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No words this time. For the context, see last week’s post.
My mother, who was 14 years old in 1916 and had five older brothers, lost two of them on 1st July that year, at Montauban, and neither of whom has a known grave and both being commemorated on the Thiepval memorial – Harry and Frank Boardman served with the Kings Own (Liverpool) Regiment. Mother used to recount how a telegram boy started to work his way down the street – there were five houses affected- and in anticipation her mother stood outside the front door as if daring the telegram boy not to call on her. But he did . In sympathy, all the street drew their front window blinds. Casualties in the city Pals Battalions struck local communities much harder than in the County Regiments. Two years after my father became a Special Constable during the General Strike, in 1926, my mother and her parents went on the Great Pilgrimage in 1928, organised by the British Legion, when some 11000 people visited the Somme and Ypres. My mother’s father was born in 1865, became Postmaster of Liverpool and died in 1955. Her mother was born in the Isle of Man, near Peel, and died in 1946. What those generations lived through have filled the history books.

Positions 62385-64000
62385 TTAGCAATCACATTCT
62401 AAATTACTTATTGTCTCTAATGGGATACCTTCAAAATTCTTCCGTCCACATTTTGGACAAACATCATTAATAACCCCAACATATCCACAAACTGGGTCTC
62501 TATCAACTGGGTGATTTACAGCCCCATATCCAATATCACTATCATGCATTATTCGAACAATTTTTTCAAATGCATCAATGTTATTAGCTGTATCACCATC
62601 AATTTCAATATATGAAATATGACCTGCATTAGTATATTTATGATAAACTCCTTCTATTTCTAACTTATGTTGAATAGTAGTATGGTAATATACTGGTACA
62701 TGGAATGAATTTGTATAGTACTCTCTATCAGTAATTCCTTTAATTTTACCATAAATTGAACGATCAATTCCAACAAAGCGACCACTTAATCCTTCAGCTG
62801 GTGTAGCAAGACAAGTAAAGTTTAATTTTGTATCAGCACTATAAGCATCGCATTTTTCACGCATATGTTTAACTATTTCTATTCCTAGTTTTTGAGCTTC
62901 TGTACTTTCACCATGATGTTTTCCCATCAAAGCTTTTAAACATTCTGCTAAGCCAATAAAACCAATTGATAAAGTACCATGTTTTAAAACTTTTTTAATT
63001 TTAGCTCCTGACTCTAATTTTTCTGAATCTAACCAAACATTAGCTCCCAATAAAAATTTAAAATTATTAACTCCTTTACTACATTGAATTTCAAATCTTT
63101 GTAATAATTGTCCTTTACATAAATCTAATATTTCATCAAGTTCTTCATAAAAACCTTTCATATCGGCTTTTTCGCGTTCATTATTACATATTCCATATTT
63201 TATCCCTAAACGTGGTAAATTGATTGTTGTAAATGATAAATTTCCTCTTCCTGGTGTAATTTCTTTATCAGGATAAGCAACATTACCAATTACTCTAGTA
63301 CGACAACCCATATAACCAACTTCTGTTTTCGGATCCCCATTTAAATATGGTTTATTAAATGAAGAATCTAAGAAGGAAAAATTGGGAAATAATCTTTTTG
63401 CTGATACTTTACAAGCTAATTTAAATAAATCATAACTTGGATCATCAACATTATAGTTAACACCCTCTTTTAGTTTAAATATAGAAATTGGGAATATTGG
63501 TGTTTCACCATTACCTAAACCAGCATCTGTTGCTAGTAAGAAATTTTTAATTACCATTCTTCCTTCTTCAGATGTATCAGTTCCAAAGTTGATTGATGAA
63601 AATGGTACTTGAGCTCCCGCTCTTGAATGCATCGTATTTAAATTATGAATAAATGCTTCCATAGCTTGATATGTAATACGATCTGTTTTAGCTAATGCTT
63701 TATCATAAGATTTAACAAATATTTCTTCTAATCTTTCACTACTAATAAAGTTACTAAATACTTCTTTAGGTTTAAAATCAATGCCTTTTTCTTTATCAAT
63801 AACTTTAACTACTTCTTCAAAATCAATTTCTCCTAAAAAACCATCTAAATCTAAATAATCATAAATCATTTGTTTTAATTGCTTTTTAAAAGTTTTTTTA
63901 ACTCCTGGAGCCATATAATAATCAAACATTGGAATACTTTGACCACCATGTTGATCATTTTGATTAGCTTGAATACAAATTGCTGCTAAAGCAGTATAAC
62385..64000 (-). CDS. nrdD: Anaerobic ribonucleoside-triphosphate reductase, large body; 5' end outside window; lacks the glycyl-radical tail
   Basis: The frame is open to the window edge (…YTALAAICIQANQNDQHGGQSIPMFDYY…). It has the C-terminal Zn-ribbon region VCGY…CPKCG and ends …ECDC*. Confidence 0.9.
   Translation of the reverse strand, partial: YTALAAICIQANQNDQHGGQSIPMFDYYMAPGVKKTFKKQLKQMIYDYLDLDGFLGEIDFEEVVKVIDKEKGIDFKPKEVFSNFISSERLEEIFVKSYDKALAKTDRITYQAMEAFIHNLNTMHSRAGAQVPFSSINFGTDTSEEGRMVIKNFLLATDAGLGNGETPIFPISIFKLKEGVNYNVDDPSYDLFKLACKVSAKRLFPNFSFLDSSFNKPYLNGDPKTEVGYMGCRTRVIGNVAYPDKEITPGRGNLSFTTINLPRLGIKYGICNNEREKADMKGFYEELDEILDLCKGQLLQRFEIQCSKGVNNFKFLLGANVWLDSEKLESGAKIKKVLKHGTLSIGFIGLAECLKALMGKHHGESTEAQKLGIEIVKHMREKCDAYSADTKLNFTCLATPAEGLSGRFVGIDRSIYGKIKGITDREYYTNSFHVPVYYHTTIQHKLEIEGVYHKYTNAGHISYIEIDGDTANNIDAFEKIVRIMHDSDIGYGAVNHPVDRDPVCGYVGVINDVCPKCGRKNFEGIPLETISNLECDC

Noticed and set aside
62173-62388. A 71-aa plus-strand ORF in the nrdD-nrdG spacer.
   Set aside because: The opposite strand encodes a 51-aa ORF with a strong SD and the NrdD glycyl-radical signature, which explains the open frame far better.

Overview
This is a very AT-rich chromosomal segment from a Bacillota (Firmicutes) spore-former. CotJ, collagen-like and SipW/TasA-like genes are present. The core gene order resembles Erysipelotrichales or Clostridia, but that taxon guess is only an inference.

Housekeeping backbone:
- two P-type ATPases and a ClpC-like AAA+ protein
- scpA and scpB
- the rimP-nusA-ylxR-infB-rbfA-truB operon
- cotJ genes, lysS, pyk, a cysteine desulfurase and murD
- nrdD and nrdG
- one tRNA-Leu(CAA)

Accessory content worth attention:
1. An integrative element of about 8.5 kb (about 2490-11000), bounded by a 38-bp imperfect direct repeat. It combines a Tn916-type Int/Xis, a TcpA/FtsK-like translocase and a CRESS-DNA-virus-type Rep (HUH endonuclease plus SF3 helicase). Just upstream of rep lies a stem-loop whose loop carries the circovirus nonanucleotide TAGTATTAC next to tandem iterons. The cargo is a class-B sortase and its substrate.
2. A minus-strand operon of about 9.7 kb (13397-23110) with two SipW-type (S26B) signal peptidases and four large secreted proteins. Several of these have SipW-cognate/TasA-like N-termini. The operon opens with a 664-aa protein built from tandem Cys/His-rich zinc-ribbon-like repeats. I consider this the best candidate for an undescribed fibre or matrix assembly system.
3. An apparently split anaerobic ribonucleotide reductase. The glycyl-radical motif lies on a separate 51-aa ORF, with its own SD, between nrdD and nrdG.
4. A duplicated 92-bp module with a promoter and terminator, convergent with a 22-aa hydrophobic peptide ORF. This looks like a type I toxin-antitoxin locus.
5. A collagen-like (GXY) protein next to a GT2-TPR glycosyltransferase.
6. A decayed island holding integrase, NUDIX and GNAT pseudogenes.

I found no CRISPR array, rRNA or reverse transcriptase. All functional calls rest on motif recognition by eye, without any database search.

Agree wholeheartedly. By coincidence, my grandfather was also a Special Constable, albeit in WW2 rather than the General Strike. I have his medal and, yes, his truncheon!
And I have my father’s special constable brassard ! One of the events he constabled was the 1926 Cup Final at Wembley between Bolton Wanderes and Manchester City (1-nil to Bolton) – he recalled the enormous crowds, over 90000 people, attending. He was aged 37 when war broke out in 1939 and, being an optician, was in a reserved occupation. We moved out of Liverpool in 1941 after the blitz there when a bomb went through the house next door but failed to explode – if it had, I might never have been born ! In the safer climes of Lancaster father was in the Royal Observer Corps (I still have his wartime aircraft recognition books) and did his stint of night-time fire watching on the battlements of Lancaster Castle.
When the next century arrives in 2100 I wonder how the historians then will view the current century – still, there’s a long way to go, yet, and will the 19th and 20th century scrambles for leibensraum be replaced by an equally territorial conflict for food by the many millions of people as yet unborn ? I should like to live long enough to be able to look back that far……………pass the elixir, Merlin !
Thank you says it all.
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